Planned Parenthood opposes making some forms of routine birth controls available over-the-counter. For an organization that claims to be dedicated to reproductive health and access to such services, this stance on the deregulation of common, safe, and effective contraceptives seems illogical. It is.
Over-the-counter birth control would offer new options to women. Consumers would be able to see on the shelf the different products that are available, compare prices, and ultimately select the option that provides them with the best value, just as they choose products in other markets. Providers would truly have to compete for women’s business, which would lead to lower prices, more innovation, and better products. What’s not to like?
One would expect Planned Parenthood and similar organizations to celebrate new calls for easier access, but instead these groups are accusing those calling for OTC birth control of trying to limit its availability by taking away insurance coverage for contraception. A controversial mandate pursuant to the Affordable Care Act requires that nonexempt insurance plans cover all FDA-approved forms of contraception from the first-dollar. This means insured women pay no copay when they pick up their prescription contraceptives.
First, even if some birth controls were offered over-the-counter, this would not preclude insurance carriers from offering first-dollar insurance coverage for them. For example, “Plan B” emergency contraception is already available over the counter, yet the insurance coverage mandate still applies to this morning-after pill. Isn’t it a little strange that “Plan B” is available without a prescription, and yet “Plan A” (or normal, before-the-fact birth control) is not?
Even if more forms of birth control were made available OTC, the insurance coverage mandate could still apply to this class of drugs, and the government insurance program for low-income women, Medicaid, could continue to finance birth control coverage as it does today (from the first dollar), sparing participating women from the (very low) cost of contraception themselves.
Yet Americans should ask if covering routine health care costs like contraception is really the best use of our insurance system. Insurance, by definition, is a contractual arrangement in which one party (the member or consumer) pays a premium for financial protection against an unforeseen loss. For example, car insurance is supposed to protect you from the costs of a major car accident, but we don’t use it to pay for oil changes or regular maintenance to our cars. Similarly, health insurance isn’t supposed to pay for every health care service, but to protect against the costs of a serious, costly disease or injury.
From this perspective, it doesn’t really make sense to cover safe, normal forms of birth control under insurance at all. And relying on a third party—our insurers—to pay for drugs like birth control pills doesn’t make them free, but rather it shifts costs from individual consumers to the insured population generally. The cost doesn’t disappear; it simply manifests in higher premiums. The HHS contraception mandate could stay in place even if birth control were available over-the-counter, but for the sake of efficiency (among other reasons), it shouldn’t.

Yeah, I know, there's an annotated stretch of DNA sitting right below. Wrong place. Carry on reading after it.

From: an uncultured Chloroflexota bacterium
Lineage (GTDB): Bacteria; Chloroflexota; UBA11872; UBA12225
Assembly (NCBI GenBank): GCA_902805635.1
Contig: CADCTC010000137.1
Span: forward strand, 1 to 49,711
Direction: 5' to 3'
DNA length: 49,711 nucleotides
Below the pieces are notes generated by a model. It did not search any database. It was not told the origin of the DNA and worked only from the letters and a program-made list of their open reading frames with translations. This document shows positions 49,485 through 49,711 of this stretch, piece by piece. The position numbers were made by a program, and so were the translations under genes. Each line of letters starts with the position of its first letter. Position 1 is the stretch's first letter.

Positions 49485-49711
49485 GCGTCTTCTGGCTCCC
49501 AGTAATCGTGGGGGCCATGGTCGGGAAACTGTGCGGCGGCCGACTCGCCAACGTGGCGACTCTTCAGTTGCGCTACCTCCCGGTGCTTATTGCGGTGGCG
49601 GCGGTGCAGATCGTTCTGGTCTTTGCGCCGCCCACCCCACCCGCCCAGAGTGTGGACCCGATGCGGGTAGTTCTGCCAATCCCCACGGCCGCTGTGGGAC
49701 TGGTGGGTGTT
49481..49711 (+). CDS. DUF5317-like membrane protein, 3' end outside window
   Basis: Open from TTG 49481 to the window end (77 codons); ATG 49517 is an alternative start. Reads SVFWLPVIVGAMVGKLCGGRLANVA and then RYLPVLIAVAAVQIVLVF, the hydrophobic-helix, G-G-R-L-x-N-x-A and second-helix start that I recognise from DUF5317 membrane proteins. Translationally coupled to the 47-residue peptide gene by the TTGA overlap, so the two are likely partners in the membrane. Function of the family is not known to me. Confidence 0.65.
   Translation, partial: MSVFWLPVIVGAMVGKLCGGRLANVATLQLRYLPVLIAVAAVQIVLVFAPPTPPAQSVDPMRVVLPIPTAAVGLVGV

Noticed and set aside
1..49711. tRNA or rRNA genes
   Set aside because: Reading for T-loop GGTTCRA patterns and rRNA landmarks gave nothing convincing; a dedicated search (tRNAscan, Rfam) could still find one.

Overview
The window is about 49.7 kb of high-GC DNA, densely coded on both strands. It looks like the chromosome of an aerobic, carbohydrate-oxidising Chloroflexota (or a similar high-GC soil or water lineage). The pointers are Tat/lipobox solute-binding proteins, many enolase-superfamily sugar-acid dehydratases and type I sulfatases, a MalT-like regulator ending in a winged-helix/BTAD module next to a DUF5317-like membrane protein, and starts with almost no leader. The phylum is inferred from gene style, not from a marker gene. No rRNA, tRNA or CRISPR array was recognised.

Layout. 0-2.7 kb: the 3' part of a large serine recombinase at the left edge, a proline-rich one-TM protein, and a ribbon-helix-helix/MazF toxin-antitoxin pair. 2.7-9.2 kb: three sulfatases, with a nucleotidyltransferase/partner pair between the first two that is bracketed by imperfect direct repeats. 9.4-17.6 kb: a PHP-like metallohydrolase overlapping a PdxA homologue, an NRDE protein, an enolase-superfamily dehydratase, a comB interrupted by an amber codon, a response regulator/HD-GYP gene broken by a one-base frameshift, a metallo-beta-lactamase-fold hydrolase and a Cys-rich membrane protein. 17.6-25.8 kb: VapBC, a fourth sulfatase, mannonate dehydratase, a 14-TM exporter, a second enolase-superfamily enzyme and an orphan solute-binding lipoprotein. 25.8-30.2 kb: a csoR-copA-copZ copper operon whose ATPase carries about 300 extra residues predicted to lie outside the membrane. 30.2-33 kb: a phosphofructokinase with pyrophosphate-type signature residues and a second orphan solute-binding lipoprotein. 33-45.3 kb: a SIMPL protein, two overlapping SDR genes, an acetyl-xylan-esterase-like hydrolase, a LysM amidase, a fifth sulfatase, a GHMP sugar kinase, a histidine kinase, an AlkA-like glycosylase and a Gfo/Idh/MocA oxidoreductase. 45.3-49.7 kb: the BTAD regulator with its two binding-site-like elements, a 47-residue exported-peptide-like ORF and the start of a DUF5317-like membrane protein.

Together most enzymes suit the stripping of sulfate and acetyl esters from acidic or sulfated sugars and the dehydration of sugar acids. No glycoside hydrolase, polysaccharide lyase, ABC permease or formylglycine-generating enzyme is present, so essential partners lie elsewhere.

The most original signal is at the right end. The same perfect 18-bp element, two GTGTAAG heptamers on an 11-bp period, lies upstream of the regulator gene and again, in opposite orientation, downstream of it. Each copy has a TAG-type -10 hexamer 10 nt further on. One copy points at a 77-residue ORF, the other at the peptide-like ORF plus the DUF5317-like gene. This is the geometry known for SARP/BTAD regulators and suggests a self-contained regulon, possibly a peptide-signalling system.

Importantly, making contraceptives available OTC would give women greater access to these products since they would no longer have to see a doctor first. Doctors are on board with this: the American College of Obstetricians and Gynecologists supports making birth control available over-the-counter because they see the benefit of easier access and recognize that individual women are smart enough to be trusted with this safe, common drug.
If this debate were as simple as the economics I’ve laid out, nearly everyone would support over-the-counter options for birth control. But there are special interests that benefit from maintaining birth control’s status as a controlled substance.
Big drug companies benefit greatly from the Affordable Care Act’s contraception mandate. The mandate means that nearly every woman in the U.S. currently uses first-dollar insurance coverage to buy birth control. This hides the cost of consumption for her, and allows pharmaceuticals to raise the prices that insurers must pay for these products. Those costs are built into our premiums and we all end up paying more as a result. This price-shielding process also encourages the consumption of the covered products (shifting consumers away from non-covered contraceptives, like condoms, or toward the more expensive products among those covered), which can mean big profits for these companies.
Planned Parenthood’s stance on expanding access to birth control may be illogical in light of their mission statement, but it is perfectly logical when you consider the group’s financial interests. Planned Parenthood rakes in $1.2 billion annually; more than a third of their services involve providing contraception to women (and billing third parties for those costs). As a major provider of birth control and the nation’s number one abortion provider, why would Planned Parenthood support other options for women? The group is simply serving its own self-interest, trying to hang on to the status quo that leads to big business and big dollars for them. Who’s working against women now?